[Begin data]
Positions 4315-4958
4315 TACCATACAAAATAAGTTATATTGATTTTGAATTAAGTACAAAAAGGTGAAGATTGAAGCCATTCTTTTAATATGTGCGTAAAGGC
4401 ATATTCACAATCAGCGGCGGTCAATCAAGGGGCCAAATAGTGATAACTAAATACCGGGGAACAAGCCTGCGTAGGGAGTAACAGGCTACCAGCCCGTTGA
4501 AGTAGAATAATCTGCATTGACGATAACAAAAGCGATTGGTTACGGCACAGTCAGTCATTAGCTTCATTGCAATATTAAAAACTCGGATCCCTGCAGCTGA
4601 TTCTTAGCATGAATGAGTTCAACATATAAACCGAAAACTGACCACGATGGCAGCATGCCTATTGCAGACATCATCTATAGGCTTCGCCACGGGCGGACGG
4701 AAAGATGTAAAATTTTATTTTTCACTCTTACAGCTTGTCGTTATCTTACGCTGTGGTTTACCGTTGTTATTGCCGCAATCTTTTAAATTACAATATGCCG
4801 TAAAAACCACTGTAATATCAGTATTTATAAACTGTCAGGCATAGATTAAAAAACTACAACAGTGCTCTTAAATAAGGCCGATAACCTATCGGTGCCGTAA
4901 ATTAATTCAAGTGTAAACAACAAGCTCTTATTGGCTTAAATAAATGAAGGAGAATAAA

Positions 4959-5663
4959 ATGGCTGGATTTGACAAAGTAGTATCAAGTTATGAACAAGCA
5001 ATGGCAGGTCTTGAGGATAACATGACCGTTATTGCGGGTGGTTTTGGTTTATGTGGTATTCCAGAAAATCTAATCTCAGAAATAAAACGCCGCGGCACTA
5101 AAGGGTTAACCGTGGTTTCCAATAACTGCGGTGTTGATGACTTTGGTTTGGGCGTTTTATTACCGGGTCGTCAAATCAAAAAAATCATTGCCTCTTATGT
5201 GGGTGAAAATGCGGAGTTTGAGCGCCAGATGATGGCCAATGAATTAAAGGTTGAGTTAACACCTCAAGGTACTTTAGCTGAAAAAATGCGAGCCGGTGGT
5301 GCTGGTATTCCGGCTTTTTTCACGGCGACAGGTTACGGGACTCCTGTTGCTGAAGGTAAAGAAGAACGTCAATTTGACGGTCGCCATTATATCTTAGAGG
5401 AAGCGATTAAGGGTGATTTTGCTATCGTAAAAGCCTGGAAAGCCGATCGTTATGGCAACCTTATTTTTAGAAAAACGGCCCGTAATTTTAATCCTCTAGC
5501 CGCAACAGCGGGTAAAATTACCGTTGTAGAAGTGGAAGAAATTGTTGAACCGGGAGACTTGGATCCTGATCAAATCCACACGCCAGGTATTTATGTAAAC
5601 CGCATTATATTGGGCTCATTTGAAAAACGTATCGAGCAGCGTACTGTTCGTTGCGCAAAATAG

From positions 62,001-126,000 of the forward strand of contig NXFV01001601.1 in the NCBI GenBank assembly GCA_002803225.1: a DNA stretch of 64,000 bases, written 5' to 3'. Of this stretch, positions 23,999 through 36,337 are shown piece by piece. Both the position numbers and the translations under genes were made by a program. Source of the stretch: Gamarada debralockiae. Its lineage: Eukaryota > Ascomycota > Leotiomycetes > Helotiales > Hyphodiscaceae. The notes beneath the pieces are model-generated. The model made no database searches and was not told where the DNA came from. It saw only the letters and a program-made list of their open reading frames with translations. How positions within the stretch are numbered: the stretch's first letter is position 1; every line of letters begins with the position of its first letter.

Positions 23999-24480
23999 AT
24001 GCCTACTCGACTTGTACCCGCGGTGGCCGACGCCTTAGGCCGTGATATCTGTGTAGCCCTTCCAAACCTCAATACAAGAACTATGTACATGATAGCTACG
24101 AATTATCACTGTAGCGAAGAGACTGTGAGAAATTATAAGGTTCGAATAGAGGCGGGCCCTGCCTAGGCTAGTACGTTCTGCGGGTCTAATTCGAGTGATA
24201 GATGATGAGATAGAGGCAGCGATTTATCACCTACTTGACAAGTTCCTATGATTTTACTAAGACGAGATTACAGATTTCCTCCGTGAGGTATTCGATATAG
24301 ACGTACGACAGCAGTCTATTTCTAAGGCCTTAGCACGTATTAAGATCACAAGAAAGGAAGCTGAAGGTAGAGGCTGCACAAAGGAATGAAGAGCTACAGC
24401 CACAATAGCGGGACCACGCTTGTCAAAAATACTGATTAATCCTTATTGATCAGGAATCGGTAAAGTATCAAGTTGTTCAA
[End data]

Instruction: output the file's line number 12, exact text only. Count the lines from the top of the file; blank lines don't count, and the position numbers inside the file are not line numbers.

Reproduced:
5101 AAGGGTTAACCGTGGTTTCCAATAACTGCGGTGTTGATGACTTTGGTTTGGGCGTTTTATTACCGGGTCGTCAAATCAAAAAAATCATTGCCTCTTATGT